And When Did You Last See Your Father? Paperback
First published in 1993, Blake Morrison's "And When Did You Last See Your Father?" is an extraordinary portrait of family life, father-son relationships and bereavement.
It became a bestseller, and inspired a whole genre of confessional memoirs.
This new edition includes a new afterword by the author."And When Did You Last See Your Father?" won the Waterstone's/Volvo/Esquire Award for Non-Fiction and the JR Ackerley Prize for Autobiography, 1993.
- Format: Paperback
- Pages: 224 pages
- Publisher: Granta Books
- Publication Date: 01/10/2007
- Category: Autobiography: literary
- ISBN: 9781862079786
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Review by SandDune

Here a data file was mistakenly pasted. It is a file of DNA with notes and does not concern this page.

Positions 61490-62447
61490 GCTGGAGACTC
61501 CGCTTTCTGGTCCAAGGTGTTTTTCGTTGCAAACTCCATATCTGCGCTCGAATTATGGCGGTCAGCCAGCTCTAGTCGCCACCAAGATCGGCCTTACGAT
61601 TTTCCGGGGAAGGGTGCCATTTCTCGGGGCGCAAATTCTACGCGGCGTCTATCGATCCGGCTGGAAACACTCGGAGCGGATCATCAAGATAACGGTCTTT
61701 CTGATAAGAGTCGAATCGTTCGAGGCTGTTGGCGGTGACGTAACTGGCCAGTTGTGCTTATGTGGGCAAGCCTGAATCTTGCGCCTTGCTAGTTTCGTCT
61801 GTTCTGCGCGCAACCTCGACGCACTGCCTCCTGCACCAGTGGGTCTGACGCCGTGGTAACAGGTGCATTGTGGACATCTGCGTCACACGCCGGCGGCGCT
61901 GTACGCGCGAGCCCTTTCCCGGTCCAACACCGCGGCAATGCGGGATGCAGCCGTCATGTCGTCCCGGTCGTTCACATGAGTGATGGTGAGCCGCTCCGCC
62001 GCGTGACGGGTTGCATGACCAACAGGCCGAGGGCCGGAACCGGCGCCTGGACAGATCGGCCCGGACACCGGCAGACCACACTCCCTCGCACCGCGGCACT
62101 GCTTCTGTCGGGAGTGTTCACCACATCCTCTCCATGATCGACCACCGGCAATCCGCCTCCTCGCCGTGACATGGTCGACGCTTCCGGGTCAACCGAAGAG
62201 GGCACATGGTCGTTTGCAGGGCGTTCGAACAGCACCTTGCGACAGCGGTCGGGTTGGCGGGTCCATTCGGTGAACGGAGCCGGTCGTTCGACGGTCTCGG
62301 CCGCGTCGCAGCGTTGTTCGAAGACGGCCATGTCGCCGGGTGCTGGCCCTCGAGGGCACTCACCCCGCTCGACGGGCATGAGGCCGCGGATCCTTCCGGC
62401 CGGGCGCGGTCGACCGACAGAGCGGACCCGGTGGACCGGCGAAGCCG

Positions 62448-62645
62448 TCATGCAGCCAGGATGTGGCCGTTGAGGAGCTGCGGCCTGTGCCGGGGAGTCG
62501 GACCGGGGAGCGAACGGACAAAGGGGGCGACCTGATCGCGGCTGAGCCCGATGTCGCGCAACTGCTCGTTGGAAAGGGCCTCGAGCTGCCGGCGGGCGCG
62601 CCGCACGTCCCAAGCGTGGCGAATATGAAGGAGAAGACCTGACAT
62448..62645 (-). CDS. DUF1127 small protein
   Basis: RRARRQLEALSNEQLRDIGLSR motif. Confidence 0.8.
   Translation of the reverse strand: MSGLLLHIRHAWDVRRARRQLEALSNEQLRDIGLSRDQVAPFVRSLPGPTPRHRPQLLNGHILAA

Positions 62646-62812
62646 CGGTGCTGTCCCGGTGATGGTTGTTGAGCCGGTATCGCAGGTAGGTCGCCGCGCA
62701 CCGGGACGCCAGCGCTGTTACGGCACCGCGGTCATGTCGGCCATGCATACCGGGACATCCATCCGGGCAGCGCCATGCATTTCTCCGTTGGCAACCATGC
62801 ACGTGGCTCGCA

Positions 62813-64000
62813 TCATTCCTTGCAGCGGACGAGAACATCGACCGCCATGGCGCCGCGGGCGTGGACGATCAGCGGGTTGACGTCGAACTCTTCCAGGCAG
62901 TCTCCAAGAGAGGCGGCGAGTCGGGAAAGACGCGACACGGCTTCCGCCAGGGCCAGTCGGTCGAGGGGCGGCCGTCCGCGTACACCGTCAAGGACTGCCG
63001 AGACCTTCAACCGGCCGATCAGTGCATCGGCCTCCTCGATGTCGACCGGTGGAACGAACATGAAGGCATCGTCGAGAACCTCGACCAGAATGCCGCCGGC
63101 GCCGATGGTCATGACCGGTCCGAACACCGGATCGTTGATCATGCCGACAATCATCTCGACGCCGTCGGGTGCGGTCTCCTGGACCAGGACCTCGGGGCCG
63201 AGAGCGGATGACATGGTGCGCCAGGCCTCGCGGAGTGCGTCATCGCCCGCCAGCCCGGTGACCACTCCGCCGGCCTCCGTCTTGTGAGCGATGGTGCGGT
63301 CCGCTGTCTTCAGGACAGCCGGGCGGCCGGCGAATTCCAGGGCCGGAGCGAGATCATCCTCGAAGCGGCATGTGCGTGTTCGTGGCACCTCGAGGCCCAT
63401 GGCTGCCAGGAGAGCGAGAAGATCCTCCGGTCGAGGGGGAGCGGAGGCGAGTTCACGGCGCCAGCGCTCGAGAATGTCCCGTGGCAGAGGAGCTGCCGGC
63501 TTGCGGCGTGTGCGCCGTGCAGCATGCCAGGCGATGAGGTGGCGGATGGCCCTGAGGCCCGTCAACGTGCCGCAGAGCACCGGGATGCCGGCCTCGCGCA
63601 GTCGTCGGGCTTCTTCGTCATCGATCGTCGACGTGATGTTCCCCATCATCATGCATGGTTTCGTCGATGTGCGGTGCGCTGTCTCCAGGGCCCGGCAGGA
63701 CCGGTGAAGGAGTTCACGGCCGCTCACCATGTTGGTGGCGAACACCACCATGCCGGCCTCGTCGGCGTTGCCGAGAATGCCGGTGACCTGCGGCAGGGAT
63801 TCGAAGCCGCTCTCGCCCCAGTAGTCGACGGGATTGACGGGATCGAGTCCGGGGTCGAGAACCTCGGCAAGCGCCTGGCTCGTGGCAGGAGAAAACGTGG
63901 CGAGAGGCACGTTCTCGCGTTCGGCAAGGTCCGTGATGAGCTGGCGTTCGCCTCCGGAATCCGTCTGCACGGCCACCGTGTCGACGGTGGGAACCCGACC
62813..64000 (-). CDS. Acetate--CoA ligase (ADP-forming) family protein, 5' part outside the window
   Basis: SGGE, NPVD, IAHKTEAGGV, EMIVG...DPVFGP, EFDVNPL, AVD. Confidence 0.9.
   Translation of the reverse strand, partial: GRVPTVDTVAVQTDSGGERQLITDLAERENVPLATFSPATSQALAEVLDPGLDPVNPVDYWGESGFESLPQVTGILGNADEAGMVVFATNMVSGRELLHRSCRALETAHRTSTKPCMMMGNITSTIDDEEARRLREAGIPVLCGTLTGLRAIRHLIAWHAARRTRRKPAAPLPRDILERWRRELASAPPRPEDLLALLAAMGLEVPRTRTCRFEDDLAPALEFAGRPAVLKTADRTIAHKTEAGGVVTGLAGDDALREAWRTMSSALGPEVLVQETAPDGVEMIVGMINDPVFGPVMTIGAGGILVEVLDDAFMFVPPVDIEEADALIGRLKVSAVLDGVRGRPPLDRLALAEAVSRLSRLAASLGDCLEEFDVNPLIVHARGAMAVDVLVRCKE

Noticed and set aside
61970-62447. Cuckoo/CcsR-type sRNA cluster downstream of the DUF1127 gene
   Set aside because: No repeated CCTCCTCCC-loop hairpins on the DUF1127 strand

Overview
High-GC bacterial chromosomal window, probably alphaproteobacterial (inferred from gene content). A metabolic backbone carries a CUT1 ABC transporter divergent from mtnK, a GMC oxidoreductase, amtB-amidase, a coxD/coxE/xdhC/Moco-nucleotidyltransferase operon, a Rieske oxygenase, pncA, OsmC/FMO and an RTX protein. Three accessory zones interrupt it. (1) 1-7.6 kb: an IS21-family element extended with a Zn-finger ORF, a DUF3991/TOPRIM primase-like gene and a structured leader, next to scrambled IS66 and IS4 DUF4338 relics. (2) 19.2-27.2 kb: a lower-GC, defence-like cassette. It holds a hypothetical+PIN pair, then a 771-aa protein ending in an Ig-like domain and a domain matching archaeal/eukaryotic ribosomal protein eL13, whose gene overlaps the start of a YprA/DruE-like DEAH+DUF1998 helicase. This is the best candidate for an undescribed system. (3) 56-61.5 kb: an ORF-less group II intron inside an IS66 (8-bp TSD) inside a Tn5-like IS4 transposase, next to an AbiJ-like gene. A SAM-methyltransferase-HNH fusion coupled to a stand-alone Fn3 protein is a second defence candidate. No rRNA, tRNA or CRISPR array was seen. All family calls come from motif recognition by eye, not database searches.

This is a thoughtful and perceptive reflection on the life, and particularly on the death, of the author's father. But unlike many books of this type, this isn't a picture of a dysfunctional family or unhappy childhood: the relationship between Morrison and his father was ultimately a loving one, although one fraught with frustrations.Blake Morrison was born around 1950 into a prosperous family: both his parents were doctors in partnership in general practice in a small town in Yorkshire. His father was a larger than life character, perhaps not quite the respectable character that his position might suggest:'This is the way it was with my father. Minor duplicities. Little fiddles. Money-saving, privilege-attaining fragments of opportunism. The queue-jump, the backhander, the deal under the table. Parking where you shouldn't, drinking after hours, accepting the poached pheasant and the hoods off the back of a lorry.'What Morrison captures wonderfully is the rivalry, whether physical or otherwise, between father and son, as the one ages and the other grows. And there are some truly funny moments as the son attempts to deal with some of the excesses of his father's behaviour. But what makes the book stand out are Morrison's reflections on his father's death from inoperable cancer at the age of 75. Morrison depicts each stage in the decline in his father's physical condition with unusual clarity, but rather than being unnecessarily graphic , this is done in a very tender and moving way. When we discussed this book at my RL book club all but one of the members really enjoyed it. Several people found the description of the realities of death, and of the family's reaction to death, incredibly moving.